Tenth Circuit to Decide if the FLSA Applies to Employers in the Cannabis Industry
In January 2018, the District Court for the District of Colorado rejected a cannabis company's argument that it was not subject to the Fair Labor Standards Act (FLSA) because it was engaged in an industry "entirely forbidden" by the Federal Controlled Substances Act (CSA) and denied its motion to dismiss. The matter now sits before the Tenth Circuit where it will decide whether employees working for cannabis companies are protected by federal employment statutes, specifically the FLSA.
The cyber and personal security company catering to the legal cannabis industry argued to the Tenth Circuit Court of Appeals in November that is exempt from the Fair Labor Standards Act ("FLSA") --the federal law which mandates overtime premiums. The company, Helix TCS, was sued by a former security guard who alleges Helix never paid him (and other security guards) overtime for hours worked over 40 in a given workweek. In response, Helix took the position that the FLSA did not apply to it because marijuana is still an illegal substance under federal law, and therefore the company is participating in a criminal enterprise which is not subject to federal employee protection laws (even if the enterprise is state-sanctioned).
The District Court rejected Helix's argument wholesale, relying on a decision in a similar case from a federal court in Oregon, and also on the fact that “case law is clear that employers are not excused from complying with federal laws, such as the FLSA, just because their business practices may violate federal law.” Notwithstanding the District Court's sharp rebuke of the arguments raised by Helix, it granted Helix's request to immediately appeal the ruling to the Tenth Circuit Court of Appeals. The Tenth Circuit heard argument on November 15, 2018.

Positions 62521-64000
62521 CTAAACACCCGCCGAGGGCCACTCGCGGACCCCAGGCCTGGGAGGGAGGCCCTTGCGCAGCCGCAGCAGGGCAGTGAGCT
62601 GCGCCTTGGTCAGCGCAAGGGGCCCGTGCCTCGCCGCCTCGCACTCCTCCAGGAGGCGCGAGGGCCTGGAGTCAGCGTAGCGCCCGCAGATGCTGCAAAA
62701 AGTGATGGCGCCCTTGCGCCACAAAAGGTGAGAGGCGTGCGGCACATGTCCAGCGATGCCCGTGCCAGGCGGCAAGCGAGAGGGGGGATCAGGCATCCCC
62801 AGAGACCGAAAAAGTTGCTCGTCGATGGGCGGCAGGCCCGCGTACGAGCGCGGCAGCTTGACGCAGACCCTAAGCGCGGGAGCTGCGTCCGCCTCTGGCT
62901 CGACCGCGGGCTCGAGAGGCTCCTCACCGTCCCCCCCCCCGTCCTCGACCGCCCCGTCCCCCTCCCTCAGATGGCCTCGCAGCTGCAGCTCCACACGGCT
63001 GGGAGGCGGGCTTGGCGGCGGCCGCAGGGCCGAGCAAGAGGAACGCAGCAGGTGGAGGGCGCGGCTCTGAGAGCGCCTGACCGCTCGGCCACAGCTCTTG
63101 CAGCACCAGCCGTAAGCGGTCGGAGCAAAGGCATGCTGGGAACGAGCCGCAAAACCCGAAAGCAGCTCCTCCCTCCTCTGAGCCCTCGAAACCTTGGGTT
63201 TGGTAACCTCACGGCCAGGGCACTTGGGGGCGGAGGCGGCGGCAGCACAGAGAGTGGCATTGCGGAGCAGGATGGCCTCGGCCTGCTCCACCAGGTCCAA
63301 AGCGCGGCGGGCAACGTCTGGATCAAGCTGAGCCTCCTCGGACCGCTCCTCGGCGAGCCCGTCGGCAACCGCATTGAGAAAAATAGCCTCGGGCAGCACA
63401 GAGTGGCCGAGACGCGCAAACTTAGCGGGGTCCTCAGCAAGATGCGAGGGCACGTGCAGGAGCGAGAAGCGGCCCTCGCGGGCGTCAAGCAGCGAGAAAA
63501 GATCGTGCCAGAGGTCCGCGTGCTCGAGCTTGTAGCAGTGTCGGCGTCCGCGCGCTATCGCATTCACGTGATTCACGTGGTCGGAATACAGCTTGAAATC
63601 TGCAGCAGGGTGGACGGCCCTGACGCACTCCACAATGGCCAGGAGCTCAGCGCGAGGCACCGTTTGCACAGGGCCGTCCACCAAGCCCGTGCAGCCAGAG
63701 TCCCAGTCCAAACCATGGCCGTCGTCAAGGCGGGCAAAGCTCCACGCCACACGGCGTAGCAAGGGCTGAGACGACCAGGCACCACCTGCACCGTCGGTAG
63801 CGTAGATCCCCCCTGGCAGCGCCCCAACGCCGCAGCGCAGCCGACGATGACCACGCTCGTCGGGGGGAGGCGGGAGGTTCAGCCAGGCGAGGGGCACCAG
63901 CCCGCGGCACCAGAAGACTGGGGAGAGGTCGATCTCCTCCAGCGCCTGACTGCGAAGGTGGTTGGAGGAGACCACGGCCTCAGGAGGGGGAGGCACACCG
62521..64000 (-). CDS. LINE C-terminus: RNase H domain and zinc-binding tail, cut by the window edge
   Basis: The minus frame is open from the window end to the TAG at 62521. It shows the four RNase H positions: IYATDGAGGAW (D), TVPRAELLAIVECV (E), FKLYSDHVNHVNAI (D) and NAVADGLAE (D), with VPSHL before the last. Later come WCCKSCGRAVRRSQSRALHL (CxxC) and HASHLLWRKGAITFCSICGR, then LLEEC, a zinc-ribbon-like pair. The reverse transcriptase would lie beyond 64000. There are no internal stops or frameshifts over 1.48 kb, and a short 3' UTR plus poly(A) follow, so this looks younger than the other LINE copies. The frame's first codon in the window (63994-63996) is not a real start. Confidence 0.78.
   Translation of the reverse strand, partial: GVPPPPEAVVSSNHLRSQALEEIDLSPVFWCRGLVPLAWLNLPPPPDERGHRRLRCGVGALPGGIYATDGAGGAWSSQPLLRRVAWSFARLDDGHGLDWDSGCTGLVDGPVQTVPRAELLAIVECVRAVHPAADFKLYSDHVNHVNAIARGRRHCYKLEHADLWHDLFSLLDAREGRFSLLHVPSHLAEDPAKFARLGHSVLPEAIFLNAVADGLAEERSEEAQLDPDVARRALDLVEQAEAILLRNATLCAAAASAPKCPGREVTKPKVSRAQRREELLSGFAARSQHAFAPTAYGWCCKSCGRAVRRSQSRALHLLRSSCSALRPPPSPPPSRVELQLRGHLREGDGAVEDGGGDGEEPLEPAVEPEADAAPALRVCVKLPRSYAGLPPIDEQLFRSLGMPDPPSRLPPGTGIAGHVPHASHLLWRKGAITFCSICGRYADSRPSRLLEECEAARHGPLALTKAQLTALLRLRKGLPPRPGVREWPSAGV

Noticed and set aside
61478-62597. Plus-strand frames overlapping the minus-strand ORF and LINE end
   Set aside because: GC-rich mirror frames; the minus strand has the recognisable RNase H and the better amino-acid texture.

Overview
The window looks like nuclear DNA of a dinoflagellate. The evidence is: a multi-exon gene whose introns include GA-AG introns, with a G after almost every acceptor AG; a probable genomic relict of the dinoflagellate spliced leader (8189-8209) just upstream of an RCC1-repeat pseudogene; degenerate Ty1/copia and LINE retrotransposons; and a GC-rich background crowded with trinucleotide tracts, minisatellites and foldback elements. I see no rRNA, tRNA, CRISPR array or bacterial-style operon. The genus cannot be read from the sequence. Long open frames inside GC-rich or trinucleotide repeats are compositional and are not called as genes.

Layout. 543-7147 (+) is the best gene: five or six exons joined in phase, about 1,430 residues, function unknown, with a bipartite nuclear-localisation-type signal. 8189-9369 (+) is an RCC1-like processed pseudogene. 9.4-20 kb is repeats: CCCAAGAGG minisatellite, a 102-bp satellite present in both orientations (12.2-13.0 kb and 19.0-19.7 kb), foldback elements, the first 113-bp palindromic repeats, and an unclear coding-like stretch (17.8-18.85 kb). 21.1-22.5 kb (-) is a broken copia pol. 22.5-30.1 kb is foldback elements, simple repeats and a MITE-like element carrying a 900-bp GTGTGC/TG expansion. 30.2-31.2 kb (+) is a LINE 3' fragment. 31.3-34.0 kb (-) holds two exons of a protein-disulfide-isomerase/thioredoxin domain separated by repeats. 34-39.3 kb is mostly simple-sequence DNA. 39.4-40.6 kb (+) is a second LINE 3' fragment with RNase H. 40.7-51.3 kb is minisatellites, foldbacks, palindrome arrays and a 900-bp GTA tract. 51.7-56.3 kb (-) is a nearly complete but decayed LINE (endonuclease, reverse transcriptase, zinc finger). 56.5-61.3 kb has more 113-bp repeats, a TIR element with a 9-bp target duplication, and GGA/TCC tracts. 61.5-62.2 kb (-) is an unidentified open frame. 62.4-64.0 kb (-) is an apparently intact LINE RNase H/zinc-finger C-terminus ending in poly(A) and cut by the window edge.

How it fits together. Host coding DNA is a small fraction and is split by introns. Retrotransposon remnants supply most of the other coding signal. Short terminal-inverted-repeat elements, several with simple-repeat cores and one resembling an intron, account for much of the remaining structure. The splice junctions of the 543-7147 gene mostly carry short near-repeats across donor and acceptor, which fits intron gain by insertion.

The Tenth Circuit will now decide whether employees in the cannabis industry are entitled to the protections of the FLSA and cannabis companies must follow its dictates. The decision will potentially affect the cannabis industry across the country, not just within the Tenth Circuit, as more states are discussing and implementing legislation to authorize medical and/or recreational cannabis use. Additionally, a holding in Helix's favor could raise questions regarding other federal employment statutes, for example, the Americans with Disabilities Act and the Civil Rights Act.
The relationship between marijuana's status under federal and state law will continue to be a theme of cannabis litigation in the coming year, absent federal action regarding its status as a Schedule 1 drug or guidance from the Department of Justice. We will continue to follow the Helix case, and other cases regarding the relationship of state and federal laws affecting the cannabis industry.